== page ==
Tackling Liver Injury

Released: 6-Aug-2014 4:00 PM EDT
Embargo expired: 11-Aug-2014 9:00 AM EDT
Source Newsroom: The Rockefeller University Press
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Citations Journal of Experimental Medicine, Vol. 211, No. 9; R56AI095657; R01HL86576; 81160066; 31370917; 2013GXNSFCA019012; 1140003-79; 20110119-1-8

Newswise — A new drug spurs liver regeneration after surgery, according to a paper published in The Journal of Experimental Medicine.

Liver cancer often results in a loss of blood flow and thus oxygen and nutrients to the liver tissue, resulting in deteriorating liver function. Although the diseased part of the liver can often be surgically removed, the sudden restoration of blood flow to the remaining liver tissue can trigger inflammation—a process known as ischemia reperfusion injury (IRI). IRI results in part from the deposition of immune proteins called complement on the surface of liver cells, causing them to die and thus impairing liver regeneration.

Complement inhibitors effectively dampen IRI, but the benefits of this approach come at a cost, as certain complement proteins are also required for liver tissue to regrow. A group of scientists at the Medical University of South Carolina now show that a novel complement inhibitor reduces complement-mediated liver cell death and actually stimulates post-surgery liver regrowth in mice. The novel inhibitor limited the deposition of complement proteins and promoted the division of new liver cells. Even after removal of as much as 90% of the liver, treatment increased survival from 0% in untreated animals to an impressive 70%.

The selectivity of this novel complement inhibitor, and its unexpected ability to promote liver regeneration, suggests that it might represent a new treatment strategy for a variety of liver injuries in humans.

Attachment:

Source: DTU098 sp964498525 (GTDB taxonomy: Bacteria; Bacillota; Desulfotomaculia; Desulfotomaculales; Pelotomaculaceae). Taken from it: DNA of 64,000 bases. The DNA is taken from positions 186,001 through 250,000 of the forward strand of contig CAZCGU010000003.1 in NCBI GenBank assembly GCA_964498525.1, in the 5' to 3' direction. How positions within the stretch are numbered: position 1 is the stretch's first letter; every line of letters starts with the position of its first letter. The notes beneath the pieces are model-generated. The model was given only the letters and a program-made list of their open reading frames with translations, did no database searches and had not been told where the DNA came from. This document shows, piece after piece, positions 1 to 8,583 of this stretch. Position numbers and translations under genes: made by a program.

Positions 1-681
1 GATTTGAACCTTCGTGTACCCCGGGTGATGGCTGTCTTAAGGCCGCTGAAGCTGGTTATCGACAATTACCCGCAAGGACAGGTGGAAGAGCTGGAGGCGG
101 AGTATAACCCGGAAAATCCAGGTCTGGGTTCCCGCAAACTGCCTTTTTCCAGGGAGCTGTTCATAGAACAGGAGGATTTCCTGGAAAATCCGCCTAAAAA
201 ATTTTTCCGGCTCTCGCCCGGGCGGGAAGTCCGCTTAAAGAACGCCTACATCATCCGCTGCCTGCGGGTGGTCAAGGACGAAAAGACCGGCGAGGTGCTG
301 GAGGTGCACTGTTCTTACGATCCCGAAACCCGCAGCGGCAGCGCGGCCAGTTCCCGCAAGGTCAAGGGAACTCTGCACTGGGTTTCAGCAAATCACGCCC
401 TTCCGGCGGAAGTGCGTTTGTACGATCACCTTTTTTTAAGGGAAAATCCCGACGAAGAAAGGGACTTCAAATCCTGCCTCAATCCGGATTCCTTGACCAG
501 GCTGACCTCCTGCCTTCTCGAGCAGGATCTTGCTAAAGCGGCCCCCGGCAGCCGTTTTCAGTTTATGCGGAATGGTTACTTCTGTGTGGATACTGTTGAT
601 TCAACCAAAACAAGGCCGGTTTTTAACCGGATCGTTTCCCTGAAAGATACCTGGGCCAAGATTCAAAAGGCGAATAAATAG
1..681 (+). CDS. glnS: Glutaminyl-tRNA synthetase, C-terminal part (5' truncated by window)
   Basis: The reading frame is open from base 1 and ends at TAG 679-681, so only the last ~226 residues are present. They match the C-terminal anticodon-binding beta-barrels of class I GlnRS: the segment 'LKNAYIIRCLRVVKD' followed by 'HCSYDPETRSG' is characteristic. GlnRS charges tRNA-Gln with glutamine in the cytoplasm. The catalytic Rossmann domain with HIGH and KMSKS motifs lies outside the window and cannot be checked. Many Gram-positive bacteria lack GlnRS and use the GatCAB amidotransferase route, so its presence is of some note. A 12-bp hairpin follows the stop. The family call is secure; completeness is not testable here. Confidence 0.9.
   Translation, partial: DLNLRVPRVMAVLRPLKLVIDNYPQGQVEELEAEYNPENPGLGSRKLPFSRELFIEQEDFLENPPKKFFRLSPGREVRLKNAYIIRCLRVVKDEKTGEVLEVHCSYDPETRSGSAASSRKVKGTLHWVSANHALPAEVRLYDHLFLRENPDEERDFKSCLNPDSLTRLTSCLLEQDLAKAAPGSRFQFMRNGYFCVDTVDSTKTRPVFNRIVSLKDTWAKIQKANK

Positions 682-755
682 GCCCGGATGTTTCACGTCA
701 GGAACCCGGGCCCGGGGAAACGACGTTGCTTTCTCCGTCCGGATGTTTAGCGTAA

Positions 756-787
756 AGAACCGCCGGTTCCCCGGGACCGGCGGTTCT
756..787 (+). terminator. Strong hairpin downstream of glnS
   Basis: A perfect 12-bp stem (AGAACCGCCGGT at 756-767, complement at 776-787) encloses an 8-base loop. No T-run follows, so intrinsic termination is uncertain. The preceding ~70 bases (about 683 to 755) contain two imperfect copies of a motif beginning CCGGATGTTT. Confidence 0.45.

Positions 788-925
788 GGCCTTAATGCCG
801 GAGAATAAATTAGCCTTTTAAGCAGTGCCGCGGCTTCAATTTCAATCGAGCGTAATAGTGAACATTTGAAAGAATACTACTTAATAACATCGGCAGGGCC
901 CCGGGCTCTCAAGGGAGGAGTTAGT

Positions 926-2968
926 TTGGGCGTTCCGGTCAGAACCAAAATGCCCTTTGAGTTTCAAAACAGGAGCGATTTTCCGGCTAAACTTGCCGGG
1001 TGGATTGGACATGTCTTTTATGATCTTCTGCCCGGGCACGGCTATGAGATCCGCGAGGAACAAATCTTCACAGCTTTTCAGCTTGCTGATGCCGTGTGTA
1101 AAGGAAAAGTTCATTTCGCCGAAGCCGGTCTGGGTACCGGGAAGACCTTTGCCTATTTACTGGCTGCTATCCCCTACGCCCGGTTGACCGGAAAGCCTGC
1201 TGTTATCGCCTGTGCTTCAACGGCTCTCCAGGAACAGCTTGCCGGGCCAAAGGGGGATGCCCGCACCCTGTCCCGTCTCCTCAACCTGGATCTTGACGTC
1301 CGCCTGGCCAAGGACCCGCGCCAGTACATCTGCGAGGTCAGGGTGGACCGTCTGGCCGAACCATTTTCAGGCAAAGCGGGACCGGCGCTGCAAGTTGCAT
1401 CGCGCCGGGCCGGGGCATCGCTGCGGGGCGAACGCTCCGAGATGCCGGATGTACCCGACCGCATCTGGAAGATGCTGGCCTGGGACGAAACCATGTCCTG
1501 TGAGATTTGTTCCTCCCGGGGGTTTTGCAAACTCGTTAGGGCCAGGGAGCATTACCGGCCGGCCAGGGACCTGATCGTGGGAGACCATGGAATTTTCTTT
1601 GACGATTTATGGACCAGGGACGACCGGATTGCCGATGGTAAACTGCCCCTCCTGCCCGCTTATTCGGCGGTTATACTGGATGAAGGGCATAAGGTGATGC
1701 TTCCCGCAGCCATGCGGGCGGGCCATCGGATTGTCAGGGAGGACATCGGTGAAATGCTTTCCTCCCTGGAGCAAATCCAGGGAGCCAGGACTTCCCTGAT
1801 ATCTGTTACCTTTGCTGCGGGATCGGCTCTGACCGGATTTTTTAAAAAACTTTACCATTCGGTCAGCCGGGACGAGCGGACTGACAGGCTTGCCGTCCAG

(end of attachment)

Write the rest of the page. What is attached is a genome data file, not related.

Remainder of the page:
Marshall, K.M., et al. 2014. J. Exp. Med. doi:10.1084/jem.20131902

About The Journal of Experimental Medicine
The Journal of Experimental Medicine (JEM) is published by The Rockefeller University Press. All editorial decisions on manuscripts submitted are made by active scientists in conjunction with our in-house scientific editors. JEM content is posted to PubMed Central, where it is available to the public for free six months after publication. Authors retain copyright of their published works and third parties may reuse the content for non-commercial purposes under a creative commons license. For more information, please visit www.jem.org .

Research reported in the press release was supported by the National Institutes of Health, the National Natural Science Foundation of China, Guangxi Natural Science Foundation, the Science & Technology Planning Project of Guangxi Province, and the Science & Technology Planning Project of Guilin City.


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